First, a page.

Tom Schram is tire Executive Director of the National Submarine Science Discovery Center (NSSDC) in New-port, Kentucky. He served 7 years as an Intelligence Officer (16 l 0) after graduating from the Naval Academy in 1969. He spent J 5 years with Procter & Gamble before becoming an independent marketing consultant. He began work on this project in August of 2002.
President Bush signed the FY 2004 Defense Appropriations Act on September 30, 2003 and provided a non-profit organization an opportunity to not only save the ex-Narwhal (SSN 671) but also to develop a science center on the bank of the Ohio River. Section 8145 authorized SECNAV to transfer NAR-WHAL to NSSDC in Newport, KY. This transfer can only take place after removal of the Reactor Compartment (RC) and other classified or sensitive military equipment and upon receipt of a satisfactory donation application by the Navy from NSSDC.
Background. The Navy inactivated NARWHAL at Newport News in I 999 and towed her to Puget Sound Naval Shipyard for water borne storage to await hull recycling. In August of 2002, NSSDC began investigating the feasibility of developing a science discovery center with a decommissioned SSN as its centerpiece. The Navy has not previously donated an SSN to a non-Navy organization.
Concept: NSSDC pursued the feasibility of a concept with three elements: (I) the BENEFITS to the region and the community, which had to have significant educational value and be viable economically; (2) the potential LOCATION, which had to provide high visibility and synergy with nearby attractions; and (3) a. decommissioned SUBMARINE (SSN) to serve as the centerpiece for the project. The investigation focused on these elements in tum.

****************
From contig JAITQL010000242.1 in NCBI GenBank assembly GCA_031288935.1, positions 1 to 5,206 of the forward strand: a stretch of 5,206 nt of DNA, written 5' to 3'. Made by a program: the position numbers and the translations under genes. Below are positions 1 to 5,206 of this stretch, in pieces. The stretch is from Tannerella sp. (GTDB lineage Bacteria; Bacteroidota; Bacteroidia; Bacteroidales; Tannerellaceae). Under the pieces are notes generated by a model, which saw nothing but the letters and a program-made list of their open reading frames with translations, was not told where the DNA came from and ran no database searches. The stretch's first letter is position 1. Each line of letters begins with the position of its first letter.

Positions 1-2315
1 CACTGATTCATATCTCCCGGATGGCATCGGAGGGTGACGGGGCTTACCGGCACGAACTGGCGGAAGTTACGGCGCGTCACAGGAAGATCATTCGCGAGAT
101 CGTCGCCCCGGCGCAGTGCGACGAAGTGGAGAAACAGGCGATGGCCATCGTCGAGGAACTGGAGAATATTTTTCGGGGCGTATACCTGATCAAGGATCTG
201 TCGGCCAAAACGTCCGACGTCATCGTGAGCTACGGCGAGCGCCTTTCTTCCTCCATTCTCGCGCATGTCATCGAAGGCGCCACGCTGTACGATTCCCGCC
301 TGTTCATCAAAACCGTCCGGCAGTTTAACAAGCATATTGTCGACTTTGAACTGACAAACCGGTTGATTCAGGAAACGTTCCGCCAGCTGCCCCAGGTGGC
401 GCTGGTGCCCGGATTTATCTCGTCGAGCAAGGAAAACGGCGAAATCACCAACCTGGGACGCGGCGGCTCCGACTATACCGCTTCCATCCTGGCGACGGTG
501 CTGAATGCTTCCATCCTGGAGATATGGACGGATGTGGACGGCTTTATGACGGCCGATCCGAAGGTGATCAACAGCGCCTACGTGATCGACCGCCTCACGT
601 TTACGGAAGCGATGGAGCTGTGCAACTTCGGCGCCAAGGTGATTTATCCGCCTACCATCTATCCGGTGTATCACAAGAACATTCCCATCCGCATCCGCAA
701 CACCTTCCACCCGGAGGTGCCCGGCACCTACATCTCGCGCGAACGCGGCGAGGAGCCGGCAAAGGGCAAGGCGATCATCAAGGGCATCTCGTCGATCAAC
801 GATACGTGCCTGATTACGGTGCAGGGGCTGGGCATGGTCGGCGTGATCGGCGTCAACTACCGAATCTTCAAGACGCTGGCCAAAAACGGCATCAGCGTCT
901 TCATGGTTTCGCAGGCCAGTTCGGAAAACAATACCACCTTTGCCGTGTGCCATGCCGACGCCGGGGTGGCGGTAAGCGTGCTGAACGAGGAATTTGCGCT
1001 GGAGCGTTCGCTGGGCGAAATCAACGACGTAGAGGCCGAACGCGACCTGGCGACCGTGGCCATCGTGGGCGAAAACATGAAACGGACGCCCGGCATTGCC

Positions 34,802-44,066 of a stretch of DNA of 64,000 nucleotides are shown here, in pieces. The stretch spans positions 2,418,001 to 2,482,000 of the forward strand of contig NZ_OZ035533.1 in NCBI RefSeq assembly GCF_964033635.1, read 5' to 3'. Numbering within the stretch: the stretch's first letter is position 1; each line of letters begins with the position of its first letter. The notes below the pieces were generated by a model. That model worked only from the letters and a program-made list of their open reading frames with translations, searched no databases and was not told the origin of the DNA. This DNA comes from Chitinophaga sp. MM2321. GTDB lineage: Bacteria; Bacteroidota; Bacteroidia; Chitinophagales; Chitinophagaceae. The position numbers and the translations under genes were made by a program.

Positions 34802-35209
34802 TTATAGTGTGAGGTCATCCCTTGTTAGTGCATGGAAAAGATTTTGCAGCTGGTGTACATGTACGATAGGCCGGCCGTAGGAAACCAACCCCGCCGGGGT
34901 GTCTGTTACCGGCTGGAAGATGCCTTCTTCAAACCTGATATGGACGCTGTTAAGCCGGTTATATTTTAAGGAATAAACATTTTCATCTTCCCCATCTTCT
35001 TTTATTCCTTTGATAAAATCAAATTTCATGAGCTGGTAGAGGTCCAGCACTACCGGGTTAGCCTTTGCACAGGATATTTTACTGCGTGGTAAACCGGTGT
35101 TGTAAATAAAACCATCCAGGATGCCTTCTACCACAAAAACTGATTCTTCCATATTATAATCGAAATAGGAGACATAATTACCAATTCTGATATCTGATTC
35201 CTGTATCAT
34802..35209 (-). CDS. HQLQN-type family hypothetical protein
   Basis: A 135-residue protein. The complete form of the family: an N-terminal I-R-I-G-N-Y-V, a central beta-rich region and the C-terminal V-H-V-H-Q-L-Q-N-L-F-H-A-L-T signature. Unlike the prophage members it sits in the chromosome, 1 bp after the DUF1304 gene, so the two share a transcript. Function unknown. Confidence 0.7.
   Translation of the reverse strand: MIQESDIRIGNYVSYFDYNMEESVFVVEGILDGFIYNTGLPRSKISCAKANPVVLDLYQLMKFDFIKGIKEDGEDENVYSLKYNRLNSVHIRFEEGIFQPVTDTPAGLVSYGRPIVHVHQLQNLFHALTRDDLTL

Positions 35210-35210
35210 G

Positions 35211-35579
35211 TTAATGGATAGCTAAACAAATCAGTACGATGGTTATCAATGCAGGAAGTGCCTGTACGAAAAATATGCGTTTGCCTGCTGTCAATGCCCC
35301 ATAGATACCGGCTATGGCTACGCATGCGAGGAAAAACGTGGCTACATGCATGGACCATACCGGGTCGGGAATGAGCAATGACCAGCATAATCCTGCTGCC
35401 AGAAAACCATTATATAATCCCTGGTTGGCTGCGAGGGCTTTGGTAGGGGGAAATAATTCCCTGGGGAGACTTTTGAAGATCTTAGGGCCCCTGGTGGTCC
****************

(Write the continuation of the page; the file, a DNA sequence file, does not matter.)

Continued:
1a. Educational Benefits. NSSDC wanted to deliver improved science education for students in grades 5-12, with specific emphasis on having a proven program available within months. NavOps Deep Submergence™, a 9-month science and math curriculum for the 5th grade was selected as the first program to implement. The NavOps curriculum was developed with a Navy grant by Purdue University Calumet School of Education for students in the 5th grade. This was critical since students not having a positive science experience by the 51h grade have a low probability of taking an elective science or math course in later academic life. Since the U.S. has an annual shortfall in technical college graduates, this program made strategic sense.
The accompanying NavOps submarine control room simulator and software was developed by a submariner, CW0-4 Fred Huddleston USN(Ret.). The combination of curriculum, classroom experiments, and simulation exercises started in the Gary, IN school district in the fall of 1997 in one pilot school and expanded to all 22 district schools in 1998 and is still the district’s science program.
NSSDC introduced NavOps to potential pilot schools in the Northern Kentucky, Southwestern Ohio region for consideration. The response was positive and NSSDC concluded there was sufficient potential with the NavOps program, and other programs for grades 6-12 already on the drawing boards to meet the educa· tional benefit criteria.
1b. Economic impact and feasibility. An analysis of the region indicated this project could have a potential impact of over $20 M annually. Additionally, as the only science discovery center for 150 miles in any direction, it would be unique and represent a draw for multiple visitor segments. These included regional/local visitors, national tourists, military reunions, educational visitors (stimulated from the NavOps classes) and special events. The facility would be self-supporting from the first day and could continue so at 70% of the minimum anticipated visitation level. Net, it made sense economically.